"Hurricane Irma: How to Help Storm Victims": article at NBCNews.com

Issue Voter: service that makes civic engagement accessible, efficient, and impactful through customizable email alerts on issues that matter to you

Project PSI: a team of remote viewers searching for missing persons and advocating for victims of human trafficking and child exploitation

Supportive Listening: website dedicated to practical tips, insights, and information on the skill and technique of supportive listening

"The Secret to Happiness is Helping Others": article at Time.com

United Way: international coalition of charitable organizations aiming to strengthen communities by working to improve health, education, and financial stability

Tuesday, August 1, 2017

Guest Post: Thirty, by Onicia Muller

Note from Amelia: Welcome Onicia Muller, writer, comedian, fellow storyteller, and friend. The complexity of this evocative flash fiction piece unfolds with each subsequent read:

Is despair haunting?

She hoped for some petrol so she could make it to an interview. She left home with a busted ride that she hoped would take her to Progeny. Another day. Another gig. Her tank was dangerously near empty.

Thirty for thirty. Thirty miles in thirty minutes. If she got that job on the thirtieth floor, would she make it? Sadly, working for thirty days and barely earning enough to live for twenty...

Roadside. She used to hope for hope. Now she wished that she never had. This mad dash to Progeny. Her poverty was like starting this journey on a tank dangerously near empty, hoping for a petrol station. But like every opportunity, the stations were closed. She was so close to another station, fighting against logic and desire.

The motivational morphine pushers said the universe would conspire to help her. If only she'd hoped for no hope, then she wouldn't be a failure on the super highway.

Onicia Muller is a Caribbean writer and comedian. Her weekly humor column "Just Being Funny" is published in The Daily Herald's Weekenderwww.oniciamuller.com

"Thirty," copyright 2017 Onicia Muller

Monday, July 3, 2017

Poem #2: I Seek

A poem reminiscent of summers past. This is another simple self-reflection exercise that anyone can do, using the five senses for inspiration:

I taste the heat.
I smell sometimes flowers, sometimes trash.
I hear barking and a hose running.
Dogs play in kiddie pools, and I reach out to them as they run by, happily chasing each other.
I see brightly colored murals along the El tracks.
I walk home, where it's cool inside and I'm alone.

"I Seek," copyright 2017 Amelia Cotter

Monday, June 5, 2017

Ghost Story #3: Rose Marie

While I was writing Maryland Ghosts: Paranormal Encounters in the Free State, my Uncle Bernie sent me more than 30 stories from throughout his life in the form of hand-written letters. After Maryland Ghosts was first published in 2012, and featured most of his Maryland stories, we turned his remaining letters into an unpublished collection to share with family and friends called The Haunted Letters: True Tales from a Ghost-Storied Life. Here is another one of my favorite stories from that collection:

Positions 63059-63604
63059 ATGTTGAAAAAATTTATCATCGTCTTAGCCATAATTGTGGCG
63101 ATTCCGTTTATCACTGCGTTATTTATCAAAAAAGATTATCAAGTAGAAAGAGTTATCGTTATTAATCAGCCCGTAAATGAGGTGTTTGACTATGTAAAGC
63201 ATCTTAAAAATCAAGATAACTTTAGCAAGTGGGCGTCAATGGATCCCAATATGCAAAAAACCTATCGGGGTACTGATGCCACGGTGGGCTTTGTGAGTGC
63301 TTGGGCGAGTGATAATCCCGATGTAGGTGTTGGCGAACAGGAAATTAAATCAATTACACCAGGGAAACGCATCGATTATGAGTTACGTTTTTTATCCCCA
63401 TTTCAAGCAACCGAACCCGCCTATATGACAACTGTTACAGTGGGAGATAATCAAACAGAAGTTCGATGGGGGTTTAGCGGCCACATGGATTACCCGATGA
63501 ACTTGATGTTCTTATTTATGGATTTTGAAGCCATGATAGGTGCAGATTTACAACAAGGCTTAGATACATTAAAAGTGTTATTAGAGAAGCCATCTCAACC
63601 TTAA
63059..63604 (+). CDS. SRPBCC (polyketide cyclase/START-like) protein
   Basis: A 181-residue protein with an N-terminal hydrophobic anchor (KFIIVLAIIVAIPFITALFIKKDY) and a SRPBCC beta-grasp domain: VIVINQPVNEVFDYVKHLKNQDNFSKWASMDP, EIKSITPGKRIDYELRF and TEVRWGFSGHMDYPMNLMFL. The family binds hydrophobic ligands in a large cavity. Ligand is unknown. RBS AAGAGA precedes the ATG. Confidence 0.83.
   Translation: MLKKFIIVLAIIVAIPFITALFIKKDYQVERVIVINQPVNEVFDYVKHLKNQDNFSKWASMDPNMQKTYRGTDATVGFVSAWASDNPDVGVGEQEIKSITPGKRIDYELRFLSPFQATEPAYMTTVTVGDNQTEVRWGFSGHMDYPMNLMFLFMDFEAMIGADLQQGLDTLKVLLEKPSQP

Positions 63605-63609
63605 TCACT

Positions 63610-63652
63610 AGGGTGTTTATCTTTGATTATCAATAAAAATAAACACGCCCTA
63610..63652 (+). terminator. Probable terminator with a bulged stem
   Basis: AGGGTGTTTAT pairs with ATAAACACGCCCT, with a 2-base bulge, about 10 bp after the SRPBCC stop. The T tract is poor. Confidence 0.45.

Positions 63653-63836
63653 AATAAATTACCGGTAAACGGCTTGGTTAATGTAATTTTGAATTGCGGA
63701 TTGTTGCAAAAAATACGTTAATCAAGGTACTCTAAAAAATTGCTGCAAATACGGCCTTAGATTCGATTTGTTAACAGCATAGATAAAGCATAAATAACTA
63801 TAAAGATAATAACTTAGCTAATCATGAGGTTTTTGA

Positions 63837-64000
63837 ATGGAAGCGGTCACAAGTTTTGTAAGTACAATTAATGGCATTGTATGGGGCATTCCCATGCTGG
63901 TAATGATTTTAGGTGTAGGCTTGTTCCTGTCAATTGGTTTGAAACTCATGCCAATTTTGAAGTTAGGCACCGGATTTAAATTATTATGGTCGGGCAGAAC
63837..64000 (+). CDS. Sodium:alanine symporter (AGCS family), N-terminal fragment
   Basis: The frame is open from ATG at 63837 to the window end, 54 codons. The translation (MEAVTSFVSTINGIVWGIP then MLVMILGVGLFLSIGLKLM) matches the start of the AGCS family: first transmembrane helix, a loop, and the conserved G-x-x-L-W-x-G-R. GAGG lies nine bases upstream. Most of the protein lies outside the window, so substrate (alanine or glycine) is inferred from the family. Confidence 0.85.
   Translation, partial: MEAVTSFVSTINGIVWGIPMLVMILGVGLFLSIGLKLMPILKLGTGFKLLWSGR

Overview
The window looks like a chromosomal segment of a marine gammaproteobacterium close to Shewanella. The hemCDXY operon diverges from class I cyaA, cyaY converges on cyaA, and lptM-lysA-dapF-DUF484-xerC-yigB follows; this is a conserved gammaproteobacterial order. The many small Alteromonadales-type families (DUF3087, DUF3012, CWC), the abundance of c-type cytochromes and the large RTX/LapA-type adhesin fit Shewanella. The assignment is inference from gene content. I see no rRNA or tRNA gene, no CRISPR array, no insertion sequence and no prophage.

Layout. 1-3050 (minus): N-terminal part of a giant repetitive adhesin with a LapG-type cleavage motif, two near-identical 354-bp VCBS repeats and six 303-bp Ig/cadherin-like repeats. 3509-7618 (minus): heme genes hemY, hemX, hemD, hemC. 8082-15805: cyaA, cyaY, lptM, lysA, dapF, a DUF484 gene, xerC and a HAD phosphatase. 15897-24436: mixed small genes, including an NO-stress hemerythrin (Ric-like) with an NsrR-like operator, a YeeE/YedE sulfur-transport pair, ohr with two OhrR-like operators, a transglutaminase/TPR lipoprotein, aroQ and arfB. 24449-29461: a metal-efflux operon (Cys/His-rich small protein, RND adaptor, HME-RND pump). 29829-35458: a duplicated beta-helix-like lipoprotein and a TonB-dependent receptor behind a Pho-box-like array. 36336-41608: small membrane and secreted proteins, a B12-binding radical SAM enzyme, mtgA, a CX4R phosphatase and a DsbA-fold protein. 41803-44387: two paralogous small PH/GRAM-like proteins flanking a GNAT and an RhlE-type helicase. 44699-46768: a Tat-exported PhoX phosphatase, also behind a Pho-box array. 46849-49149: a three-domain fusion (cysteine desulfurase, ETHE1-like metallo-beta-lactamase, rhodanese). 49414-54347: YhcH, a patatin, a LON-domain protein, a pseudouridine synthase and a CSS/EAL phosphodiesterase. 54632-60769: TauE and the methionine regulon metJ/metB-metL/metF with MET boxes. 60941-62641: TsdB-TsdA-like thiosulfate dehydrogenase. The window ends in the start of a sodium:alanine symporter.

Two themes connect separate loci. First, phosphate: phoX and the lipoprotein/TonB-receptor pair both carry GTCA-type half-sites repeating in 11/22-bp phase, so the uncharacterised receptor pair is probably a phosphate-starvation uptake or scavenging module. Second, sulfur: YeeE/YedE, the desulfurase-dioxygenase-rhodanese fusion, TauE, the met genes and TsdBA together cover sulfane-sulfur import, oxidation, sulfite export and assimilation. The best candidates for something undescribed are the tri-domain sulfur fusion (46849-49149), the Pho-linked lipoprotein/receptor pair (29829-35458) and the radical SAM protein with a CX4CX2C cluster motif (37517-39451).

Altoona, Pennsylvania (Blair County), 2003

Debra and I had just returned from a trip to Chatham, Virginia to share time with our Chatham family. It was the next morning, and Debra and I were having hot coffee in our living room.

Debra sat across from me on a sofa, and I across from her on another sofa, reliving our most recent Chatham visit.

The white form of a lady suddenly entered our living room from the front foyer of the home, approximately three feet off of the floor. Her form hovered, not in between us, but just to my right and Debra's left. The lady was dressed all in white and seemed to radiate/pulsate white light.

I did not look directly at her but kept her in the periphery of my vision. Debra continued to look straight at me and I asked her if she was observing what I was seeing. Her response was, "No. What do you see?"

I responded, as this lady in white stood there, "I am seeing the ghost of my cousin, Rose Marie Meadows!"

She was killed in 1955 in a tragic auto accident when I was eight years old. I told Debra that I believed Rose Marie had come home with us from our trip to Chatham. Her form hovered there for about another 20 seconds, then abruptly turned, heading back toward the foyer, and vanished from sight.

We had actually been to the Chatham family cemetery during our visit, which holds the grave site of seven of my Meadows relatives, Rose Marie's grave being the oldest. When she was killed in 1955, I wasn't allowed to go the funeral. She was 17, and like I said, I was eight. The summer before her death, she had visited and stayed with us on Valleywood Drive in Wheaton, Maryland, for a week. She was kind, caring, and thoughtful, and much appreciated by our family.

Her brother Bill had been driving the car. He was taking her and her date to the prom. She and her boyfriend were both killed in the accident. Her brother, to this day, says he doesn't remember anything that happened. Shortly after her funeral, Bill enlisted in the Air Force and went away for four years. In my opinion, a good thing.

Rose Marie would have been 73 today had she lived. Her death tore a hole in our family's heart that still hasn't healed. I hope she rests in peace.
–B.W.M.

"Rose Marie," copyright 2017 Bernard W. Masino and Amelia Cotter (first appeared in The Haunted Letters: True Tales from a Ghost-Storied Life, 2013)